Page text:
As the year turned from 2019 to 2020, there stealthily rolled in several of the most sweeping reforms to retirement and tax legislation in a decade or so (outside of the 2017 Tax Cuts and Jobs Act, or TCJA). The recent changes apply to IRA, 401k and other retirement savings accounts. If any of these apply to you then please read on:
Turning 70½ this or next year
Own a business with or proposing a 401k plan
Working for a small company and do not have access to a 401k plan
Need an early distribution for reasons of qualified birth or adoption
Most people would define their primary savings goal as “retirement.” …Or would they?
Of course, retirement is often a primary long-term savings goal, but not always. The definition of retirement itself has morphed over the recent decade with people living longer lives. “Retirement” encompasses more than simply stopping work and being on a “permanent vacation.” In fact, recent research published in the Journal of Financial Planning* reports that quitting work cold turkey often is not reality – for a number of reasons.
The beginning of October means we are in the 4th Quarter… and the countdown begins to year-end. The following are excerpts from the Year-End Tax Planning Checklist.* Several of these items, if addressed now, could make a big difference to your 2019 tax filing AND add to your savings.
Here is a “fun fact” in the form of a question to ponder over the Labor Day holiday weekend: How much do you think you will need to have saved to pay your cable bill over the course of your retirement? (Answer is below*)
First, some context. I do get questions like this one often from my smarter clients who are truly goal-oriented and who realize how breaking down various retirement (or other) goals into bite-sized pieces makes the whole “affording retirement thing” much easier. Questions like:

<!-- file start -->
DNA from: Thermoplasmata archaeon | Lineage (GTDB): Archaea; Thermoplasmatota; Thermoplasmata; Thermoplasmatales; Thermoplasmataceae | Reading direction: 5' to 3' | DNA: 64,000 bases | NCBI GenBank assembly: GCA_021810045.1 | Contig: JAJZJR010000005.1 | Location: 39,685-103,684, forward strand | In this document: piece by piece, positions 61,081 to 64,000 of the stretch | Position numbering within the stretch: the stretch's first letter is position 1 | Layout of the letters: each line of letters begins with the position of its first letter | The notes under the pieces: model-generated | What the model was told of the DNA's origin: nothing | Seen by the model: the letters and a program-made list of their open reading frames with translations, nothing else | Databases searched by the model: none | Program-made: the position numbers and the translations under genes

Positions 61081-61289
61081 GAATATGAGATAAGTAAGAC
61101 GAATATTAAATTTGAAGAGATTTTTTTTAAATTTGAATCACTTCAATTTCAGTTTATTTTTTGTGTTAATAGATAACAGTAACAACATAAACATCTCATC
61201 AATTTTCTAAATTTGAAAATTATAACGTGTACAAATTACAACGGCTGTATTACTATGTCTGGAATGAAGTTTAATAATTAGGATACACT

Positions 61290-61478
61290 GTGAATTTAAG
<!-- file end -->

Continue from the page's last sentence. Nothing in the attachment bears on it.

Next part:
How much should we be saving monthly in order to retire or slow down someday?
What kind of annual income can we expect from our portfolio someday?
How much will we need to have saved to afford future healthcare costs? (You can substitute other costs such as cable, vacations, kids’ costs, etc.)
More on the topic of 401k saving: Can there be an “optimal amount” to have in a traditional 401k? At the very least, adjustments can be made to get close-to-optimal. And timing wise with the calendar approaching mid-year there is ample time (unless you have already maxed out your 401k) to make meaningful adjustments to your 2019 401k elections and start the optimizing process.
This topic is especially important for those who take saving seriously and who have at least $400,000 TODAY in a 401k or IRA Rollover accounts combined with a 401k account. (For those with less, these concepts still matter but with less urgency.)
First: How old are you?
Age matters because TIME is one of the biggest determinants of how much a 401k balance can potentially grow.
If you are younger than 40, these concepts could affect you A LOT as the power of compounding can kick in over multiple decades (this does not mean trading; rather saving, allocating and allowing compounding to do its work).
If you are older than 60 and nearer to retirement or selling a business, these concepts matter greatly but the solutions will be slightly different.
If you are in your 50’s, a combination of strategies can work – and keep in mind the “catch up” that allows you to save more.